As veteran Democratic political analyst Stanley B. Greenberg pointed out last fall in a stinging article, Americans—including substantial portions of the Democratic base—trust Republicans more to deal with crime. Unless Mr. Biden can separate himself from the negative perceptions of his party on crime, he will pay a price in 2024. His decision not to veto the sentencing reform bill was a necessary step in this direction.
Some left-leaning Democrats insist that crime is a phony issue that Republicans and centrist Democrats have ginned up for political advantage. My own experience suggests that crime is increasing, as is concern among citizens who have no motive to hype the issue.
About a year ago, my wife, who follows the neighborhood listserv carefully, noticed an alarming uptick of reported crimes in our area. We live in Maryland’s Montgomery County, a prosperous area with good public schools and a wealth of social services. Homicides in the county surged by 88% from 2020 to 2021 while carjackings rose by 72% and identity theft by 62%. (My wife and I have recently been victims of identity theft several times.) In 2022 violent crime rose 13%. At midyear, the county’s police chief reported that while homicide was leveling off, nonfatal shootings had soared by 75% and public shootouts were increasingly common.
Montgomery County isn’t defunding the police, but officials report increasing difficulty finding new recruits to compensate for the accelerating pace of retirements and departures. During 2021, the number of officers fell by more than 4%. In 2022 resignations and retirements surged by 64% while the number of new recruitments continued to fall, leaving 129 positions vacant. The county’s legislative analyst projected that the county could have more than 200 authorized and funded positions—about 18% of the total—unfilled by 2025. Last month the county unveiled a new strategy—a $20,000 signing bonus for new recruits—in an effort to stanch the bleeding.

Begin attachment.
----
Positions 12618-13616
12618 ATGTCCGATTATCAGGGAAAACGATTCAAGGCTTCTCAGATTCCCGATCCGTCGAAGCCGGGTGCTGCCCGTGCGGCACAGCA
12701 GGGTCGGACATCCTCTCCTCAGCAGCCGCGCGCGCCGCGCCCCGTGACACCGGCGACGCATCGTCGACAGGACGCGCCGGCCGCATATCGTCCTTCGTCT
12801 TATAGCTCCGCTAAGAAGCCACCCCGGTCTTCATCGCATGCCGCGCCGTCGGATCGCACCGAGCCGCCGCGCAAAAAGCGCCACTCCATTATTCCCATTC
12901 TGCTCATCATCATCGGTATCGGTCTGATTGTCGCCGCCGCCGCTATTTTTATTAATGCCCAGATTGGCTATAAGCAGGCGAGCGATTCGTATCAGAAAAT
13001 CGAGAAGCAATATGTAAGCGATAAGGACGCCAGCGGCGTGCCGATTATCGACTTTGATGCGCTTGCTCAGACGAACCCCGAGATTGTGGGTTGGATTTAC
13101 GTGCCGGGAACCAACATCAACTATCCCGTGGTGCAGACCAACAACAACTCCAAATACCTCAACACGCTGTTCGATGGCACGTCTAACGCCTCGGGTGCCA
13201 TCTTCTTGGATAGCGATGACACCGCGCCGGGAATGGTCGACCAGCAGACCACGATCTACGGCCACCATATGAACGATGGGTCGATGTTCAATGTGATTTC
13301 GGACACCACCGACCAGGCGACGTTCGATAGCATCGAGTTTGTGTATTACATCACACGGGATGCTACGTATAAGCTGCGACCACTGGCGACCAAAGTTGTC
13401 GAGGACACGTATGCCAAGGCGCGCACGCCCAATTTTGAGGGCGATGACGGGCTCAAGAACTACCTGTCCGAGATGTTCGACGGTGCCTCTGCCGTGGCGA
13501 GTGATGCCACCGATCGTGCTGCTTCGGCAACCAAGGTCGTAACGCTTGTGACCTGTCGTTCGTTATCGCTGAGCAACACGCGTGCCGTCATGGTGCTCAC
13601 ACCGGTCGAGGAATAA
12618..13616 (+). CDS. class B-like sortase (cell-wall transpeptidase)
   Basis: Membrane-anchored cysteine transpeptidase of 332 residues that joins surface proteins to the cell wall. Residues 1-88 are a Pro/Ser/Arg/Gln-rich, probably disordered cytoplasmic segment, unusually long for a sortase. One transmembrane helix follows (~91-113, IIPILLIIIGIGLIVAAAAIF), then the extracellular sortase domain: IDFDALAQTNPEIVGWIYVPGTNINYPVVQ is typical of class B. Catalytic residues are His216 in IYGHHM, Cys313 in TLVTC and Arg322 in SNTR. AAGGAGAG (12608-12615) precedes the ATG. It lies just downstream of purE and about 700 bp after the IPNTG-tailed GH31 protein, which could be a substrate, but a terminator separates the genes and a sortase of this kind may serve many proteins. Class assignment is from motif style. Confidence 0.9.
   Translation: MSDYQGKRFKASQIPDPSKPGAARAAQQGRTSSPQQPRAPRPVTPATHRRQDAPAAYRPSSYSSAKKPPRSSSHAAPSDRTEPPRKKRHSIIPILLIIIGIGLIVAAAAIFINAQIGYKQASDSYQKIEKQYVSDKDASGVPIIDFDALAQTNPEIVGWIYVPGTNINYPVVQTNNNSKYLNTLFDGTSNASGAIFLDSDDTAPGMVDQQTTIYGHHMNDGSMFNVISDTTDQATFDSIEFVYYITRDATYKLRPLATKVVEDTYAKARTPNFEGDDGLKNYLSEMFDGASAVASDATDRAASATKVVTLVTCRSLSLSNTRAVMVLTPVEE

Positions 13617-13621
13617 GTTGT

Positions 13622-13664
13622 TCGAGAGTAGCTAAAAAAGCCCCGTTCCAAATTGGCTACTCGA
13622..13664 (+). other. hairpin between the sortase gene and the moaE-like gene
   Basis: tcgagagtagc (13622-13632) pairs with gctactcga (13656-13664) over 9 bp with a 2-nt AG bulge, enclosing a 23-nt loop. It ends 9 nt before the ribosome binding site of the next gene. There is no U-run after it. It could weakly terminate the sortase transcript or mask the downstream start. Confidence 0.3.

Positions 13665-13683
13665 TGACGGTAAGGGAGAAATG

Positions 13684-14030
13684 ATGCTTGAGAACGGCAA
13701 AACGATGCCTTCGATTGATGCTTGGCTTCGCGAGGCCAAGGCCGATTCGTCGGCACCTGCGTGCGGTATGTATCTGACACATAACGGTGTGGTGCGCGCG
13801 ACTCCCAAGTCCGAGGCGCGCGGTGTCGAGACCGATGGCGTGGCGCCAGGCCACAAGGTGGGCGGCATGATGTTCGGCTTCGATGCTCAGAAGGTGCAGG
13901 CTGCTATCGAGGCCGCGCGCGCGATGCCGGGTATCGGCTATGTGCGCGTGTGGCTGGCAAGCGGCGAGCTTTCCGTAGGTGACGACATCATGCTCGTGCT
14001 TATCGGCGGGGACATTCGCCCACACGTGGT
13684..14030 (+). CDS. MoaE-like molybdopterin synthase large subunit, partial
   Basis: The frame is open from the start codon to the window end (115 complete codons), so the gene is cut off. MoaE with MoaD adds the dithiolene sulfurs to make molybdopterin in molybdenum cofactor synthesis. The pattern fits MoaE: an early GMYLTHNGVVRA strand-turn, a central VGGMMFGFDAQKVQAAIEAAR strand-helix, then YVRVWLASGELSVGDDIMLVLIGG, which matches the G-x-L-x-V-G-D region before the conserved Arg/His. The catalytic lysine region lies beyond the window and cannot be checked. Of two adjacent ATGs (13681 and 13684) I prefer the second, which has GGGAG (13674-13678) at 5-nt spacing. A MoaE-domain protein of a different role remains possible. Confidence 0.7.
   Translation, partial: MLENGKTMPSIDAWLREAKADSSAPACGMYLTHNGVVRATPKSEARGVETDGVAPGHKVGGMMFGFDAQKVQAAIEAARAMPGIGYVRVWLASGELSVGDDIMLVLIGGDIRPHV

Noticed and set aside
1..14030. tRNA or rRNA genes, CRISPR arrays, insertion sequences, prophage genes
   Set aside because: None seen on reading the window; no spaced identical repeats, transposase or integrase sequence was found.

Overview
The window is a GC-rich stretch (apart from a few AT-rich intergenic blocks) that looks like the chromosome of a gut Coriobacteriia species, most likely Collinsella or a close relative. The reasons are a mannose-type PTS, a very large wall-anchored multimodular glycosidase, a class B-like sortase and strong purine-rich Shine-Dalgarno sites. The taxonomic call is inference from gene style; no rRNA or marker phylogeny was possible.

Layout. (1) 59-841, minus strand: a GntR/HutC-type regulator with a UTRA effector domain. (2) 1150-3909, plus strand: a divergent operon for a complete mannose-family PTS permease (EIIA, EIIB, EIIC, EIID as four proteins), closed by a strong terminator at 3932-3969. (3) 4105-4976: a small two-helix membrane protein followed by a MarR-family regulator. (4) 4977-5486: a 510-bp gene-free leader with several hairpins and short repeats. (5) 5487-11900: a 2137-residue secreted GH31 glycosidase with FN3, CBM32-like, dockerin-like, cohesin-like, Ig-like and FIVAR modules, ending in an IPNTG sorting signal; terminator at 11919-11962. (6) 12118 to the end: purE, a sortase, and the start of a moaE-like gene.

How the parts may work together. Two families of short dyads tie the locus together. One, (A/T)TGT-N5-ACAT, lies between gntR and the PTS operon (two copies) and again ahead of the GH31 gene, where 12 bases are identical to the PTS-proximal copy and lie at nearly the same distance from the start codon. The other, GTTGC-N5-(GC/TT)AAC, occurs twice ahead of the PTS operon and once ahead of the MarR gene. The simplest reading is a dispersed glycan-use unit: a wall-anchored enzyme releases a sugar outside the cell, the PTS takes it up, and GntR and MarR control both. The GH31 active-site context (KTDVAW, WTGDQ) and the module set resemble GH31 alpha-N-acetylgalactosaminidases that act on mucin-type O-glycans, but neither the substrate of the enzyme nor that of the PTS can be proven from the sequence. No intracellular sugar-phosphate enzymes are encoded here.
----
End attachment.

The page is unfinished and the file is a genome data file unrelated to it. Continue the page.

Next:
Montgomery County isn’t exceptional. It’s typical, and that’s the point. Long-overdue efforts to hold men in uniform accountable for abuses have caused the morale of decent veteran officers to fall, even in well-managed departments. Around the country, retirements and resignations are way up and recruiting efforts have struggled. In Louisville, Ky., where Breonna Taylor was killed, 300 positions are vacant, and a recent class for new candidates was only one-third filled. A survey of current members of the Louisville force found that 75% would leave if they could.
A vicious circle impends. As the departure of veteran officers thins police ranks, crime is likely to rise further, especially in communities that are already hard-hit. But as recent events in Memphis, Tenn., show, sending inexperienced and inadequately trained police into hot spots can prove disastrous.
This is a dilemma not only for Mr. Biden and his party, but the whole country. Tolerating police excesses in the name of crime control is no longer an option and never should have been. We must find a way of restoring both public safety and public confidence in law enforcement. It’s time to tone down the rhetoric and get to work.